New construction activity contracted by 14% during the final quarter of 2015 on a year earlier, according to figures released today (14th January) by industry analysts Glenigan.

The value of new work starting on site fell across the residential, non-residential and civil engineering sectors of the industry. Over 2015 as a whole, starts were down 4%, with both non-residential and civil engineering sectors having declined. This is the first annual decline recorded by Glenigan since 2009, and follows growth of 10% in 2014.

In fact only a handful of sectors saw rises in project starts during 2015. These were the private housing, industrial, education and utilities sectors.

Glenigan’s monthly index of project starts had already fallen into negative territory during the three months to November, but the extreme weather conditions in December have brought a starker pace of decline.

Commenting on this month’s figures, Allan Wilén, Glenigan’s Economics Director, said: “The wettest December on record has added to the industry’s woes. Moreover sites will stay waterlogged for some time, hindering starts in the new year.”

“We expect the upcoming output figures to reveal another quarterly decline in construction activity. The lack of new projects starting in 2015 will cause a New Year hangover for growth in early 2016.”

Glenigan’s data suggests a lack of confidence among the construction industry’s clients. The value of work receiving detailed planning approval* increased by 15% in 2015, but this has failed to translate into workers on site.

Mr. Wilén concluded: “There is a significant pipeline in place to fuel construction growth in 2016. However clients are currently not pressing ahead with planned schemes at the same rate we witnessed during 2014.”

The Midlands and Northern regions of England fared best during 2015. The East Midlands, East of England and North East of England were the only three parts of the UK to record growth over the year, though declines across the other Northern and Midlands regions were modest. In London, Southern England and Scotland the decline in new work has been more stark. The value of starts fell by 11% in the Capital in 2015.

The North West residential sector saw a significant boost in the number of new build properties commissioned in Q3 this year, leading all regions with 5,275 units.

According to the latest Market Insight report from construction data experts Barbour ABI, £621 million pounds worth of property development was commissioned in Q3, with £608 million from the private sector. This is a significant figure that will likely provide a boost in confidence across the industry and region, as investors are giving the go-ahead to a significant amount of residential projects.

Greater Manchester had the leading amount of residential investment in Q3 within the North West, with major projects commissioned including two city centre £40 million projects, the New Union Street and Axis Tower developments, constructing 302 & 172 apartments respectively.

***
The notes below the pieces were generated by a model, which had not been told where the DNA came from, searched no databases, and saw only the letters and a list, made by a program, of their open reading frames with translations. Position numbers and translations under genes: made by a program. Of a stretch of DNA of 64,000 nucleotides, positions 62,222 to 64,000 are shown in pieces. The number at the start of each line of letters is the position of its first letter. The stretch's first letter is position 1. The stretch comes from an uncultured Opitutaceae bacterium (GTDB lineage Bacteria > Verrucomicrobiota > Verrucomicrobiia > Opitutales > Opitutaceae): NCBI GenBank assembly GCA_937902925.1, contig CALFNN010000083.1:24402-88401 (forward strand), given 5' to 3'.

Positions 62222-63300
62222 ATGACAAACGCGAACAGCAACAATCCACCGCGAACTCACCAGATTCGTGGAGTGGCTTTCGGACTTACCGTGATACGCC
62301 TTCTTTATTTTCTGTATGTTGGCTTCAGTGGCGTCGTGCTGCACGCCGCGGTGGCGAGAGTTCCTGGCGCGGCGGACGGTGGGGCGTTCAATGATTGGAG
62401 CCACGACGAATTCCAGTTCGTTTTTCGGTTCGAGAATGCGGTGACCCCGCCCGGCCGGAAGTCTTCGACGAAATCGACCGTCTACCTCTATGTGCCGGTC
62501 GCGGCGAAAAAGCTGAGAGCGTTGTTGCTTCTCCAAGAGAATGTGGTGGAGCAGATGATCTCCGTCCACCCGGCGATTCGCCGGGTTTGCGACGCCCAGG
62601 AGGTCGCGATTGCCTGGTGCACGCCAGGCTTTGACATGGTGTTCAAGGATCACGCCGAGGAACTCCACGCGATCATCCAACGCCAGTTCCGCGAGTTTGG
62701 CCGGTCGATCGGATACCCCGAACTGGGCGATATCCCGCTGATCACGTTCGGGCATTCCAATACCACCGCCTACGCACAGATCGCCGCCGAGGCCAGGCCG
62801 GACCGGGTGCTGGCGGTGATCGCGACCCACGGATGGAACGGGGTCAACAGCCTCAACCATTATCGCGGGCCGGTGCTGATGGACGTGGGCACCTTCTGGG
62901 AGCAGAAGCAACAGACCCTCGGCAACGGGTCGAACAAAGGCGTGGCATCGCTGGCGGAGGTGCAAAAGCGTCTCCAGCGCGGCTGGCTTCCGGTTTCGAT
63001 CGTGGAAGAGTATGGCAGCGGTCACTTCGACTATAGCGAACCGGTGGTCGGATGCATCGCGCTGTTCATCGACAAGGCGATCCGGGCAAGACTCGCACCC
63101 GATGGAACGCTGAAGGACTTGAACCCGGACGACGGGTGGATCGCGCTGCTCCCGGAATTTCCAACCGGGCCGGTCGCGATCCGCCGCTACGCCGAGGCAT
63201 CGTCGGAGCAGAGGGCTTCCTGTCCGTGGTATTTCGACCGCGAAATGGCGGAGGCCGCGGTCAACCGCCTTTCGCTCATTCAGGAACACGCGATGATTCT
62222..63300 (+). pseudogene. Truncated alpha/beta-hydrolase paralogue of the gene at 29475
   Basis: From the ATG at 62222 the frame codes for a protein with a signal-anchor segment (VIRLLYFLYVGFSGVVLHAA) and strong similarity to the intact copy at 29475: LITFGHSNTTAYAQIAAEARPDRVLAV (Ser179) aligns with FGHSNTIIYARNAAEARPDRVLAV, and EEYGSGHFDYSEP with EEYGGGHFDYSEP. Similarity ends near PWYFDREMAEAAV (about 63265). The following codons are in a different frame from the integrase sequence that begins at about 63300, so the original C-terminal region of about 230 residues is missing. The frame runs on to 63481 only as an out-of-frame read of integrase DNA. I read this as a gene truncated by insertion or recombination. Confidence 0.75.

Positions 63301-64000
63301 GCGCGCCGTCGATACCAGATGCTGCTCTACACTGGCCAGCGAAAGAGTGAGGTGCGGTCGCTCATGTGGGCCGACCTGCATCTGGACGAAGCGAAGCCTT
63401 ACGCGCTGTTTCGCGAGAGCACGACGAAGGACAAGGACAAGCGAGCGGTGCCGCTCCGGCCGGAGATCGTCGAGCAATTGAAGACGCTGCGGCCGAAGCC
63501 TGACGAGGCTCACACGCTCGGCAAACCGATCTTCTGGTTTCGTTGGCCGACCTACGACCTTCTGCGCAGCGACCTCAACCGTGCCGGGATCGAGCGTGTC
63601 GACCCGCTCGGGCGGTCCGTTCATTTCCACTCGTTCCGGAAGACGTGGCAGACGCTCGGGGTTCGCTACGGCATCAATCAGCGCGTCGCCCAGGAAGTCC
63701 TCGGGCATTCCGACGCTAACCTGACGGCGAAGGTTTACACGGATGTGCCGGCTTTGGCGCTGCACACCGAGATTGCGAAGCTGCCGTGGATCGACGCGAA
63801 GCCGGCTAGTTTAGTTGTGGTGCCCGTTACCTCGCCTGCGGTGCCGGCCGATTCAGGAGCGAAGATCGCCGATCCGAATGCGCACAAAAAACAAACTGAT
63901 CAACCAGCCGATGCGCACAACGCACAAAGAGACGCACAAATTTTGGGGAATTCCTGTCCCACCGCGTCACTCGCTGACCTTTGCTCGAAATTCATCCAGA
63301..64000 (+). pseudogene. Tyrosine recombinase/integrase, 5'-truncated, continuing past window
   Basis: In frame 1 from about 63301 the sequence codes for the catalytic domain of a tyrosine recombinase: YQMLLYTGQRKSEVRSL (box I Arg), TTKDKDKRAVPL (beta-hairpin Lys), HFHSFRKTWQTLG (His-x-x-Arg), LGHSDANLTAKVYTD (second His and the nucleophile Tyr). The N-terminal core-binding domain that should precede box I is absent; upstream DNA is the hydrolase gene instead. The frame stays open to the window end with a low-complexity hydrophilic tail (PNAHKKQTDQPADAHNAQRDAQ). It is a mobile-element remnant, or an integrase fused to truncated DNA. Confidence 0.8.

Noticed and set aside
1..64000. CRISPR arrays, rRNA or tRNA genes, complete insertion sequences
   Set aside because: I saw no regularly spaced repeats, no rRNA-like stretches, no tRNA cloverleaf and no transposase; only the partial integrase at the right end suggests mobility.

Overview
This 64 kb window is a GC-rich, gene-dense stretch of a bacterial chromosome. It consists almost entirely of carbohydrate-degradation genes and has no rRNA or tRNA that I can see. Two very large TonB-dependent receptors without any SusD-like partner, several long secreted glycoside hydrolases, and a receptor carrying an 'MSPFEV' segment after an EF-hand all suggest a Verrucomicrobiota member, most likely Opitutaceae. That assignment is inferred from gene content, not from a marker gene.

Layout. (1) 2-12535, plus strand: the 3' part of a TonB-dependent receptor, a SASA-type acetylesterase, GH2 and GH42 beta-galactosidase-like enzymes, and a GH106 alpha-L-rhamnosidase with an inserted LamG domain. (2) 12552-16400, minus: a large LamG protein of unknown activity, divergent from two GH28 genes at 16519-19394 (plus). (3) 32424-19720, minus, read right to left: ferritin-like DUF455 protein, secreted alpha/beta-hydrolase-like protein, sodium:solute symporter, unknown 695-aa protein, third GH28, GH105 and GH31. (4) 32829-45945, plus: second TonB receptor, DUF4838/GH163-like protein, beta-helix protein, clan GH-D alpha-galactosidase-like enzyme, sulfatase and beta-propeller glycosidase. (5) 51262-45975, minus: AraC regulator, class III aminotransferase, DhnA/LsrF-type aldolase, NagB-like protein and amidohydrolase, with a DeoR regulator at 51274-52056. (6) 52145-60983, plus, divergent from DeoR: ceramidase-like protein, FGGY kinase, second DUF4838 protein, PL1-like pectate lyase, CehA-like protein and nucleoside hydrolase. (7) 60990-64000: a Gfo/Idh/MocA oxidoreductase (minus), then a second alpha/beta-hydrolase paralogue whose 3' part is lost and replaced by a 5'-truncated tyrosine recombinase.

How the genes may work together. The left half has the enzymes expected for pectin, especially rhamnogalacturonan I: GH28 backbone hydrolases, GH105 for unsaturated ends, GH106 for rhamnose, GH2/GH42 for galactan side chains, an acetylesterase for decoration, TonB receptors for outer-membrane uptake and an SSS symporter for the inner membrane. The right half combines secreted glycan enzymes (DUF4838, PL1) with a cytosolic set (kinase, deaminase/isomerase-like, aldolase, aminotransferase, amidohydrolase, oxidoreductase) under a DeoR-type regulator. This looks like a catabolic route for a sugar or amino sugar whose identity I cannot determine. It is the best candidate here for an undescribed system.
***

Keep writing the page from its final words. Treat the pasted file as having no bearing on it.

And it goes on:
Six of the top ten largest residential projects commissioned in the region in Q3 were private developments for flats, which has been a major area of residential growth within the region.

Commenting on the figures, Michael Dall, Lead Economist at Barbour ABI, said “With a lack of housing across the North West heavily publicised, it’s welcoming news that the region leads the UK for new build units in Q3.”

“With the mismatch between housing supply and demand, property prices have continued to rise at a significant pace in the region. Home movers, investors and housebuilders will welcome the news, as major residential investment has been poured into the North West in the last quarter, which will hopefully help to alleviate the housing shortage.”

“If there’s one concern coming from these latest figures it is from a social housing perspective. Only ten of the 87 projects came from the public sector in Q3, however it’s likely that affordable housing will be provided within many of the up-coming private residential developments.”

The latest ONS figures, released this week, highlighted a decline in construction activity during Q3. Output in the construction industry was 2.2% lower than in Q2 and 0.1% lower than a year ago, and was 4.3% lower than the pre-recession peak.

Dr Noble Francis, Economics Director at the Construction Products Association, put the data into context: “The fall in construction output in Q3, compared to a year ago, was the first annual fall since 2013 Q1. Skills shortages have been a key issue recently in the industry and are hindering growth, especially in house building. Where skilled labour is available, wage inflation has also been a serious issue, hindering the viability of many sites.

“In the private commercial sector, the largest construction sector, there are still many projects in the pipeline due to contracts that were signed 18-24 months ago. However, sharp rises in costs since then, due to a lack of skilled labour, have adversely affected margins and meant that many projects are on hold for the moment whilst contractors go back to clients and renegotiate prices.”

“Overall, recovery is never a straight line and there are always a few bumps and scrapes along the way. Projects in the pipeline across most construction sectors suggest that activity in the industry will rise in 2016 and our forecasts anticipate 4.2% growth in total construction next year, driven by recovery in house building, commercial and infrastructure activity. Skills shortages, however, are proving to be a key issue constraining growth for the industry.”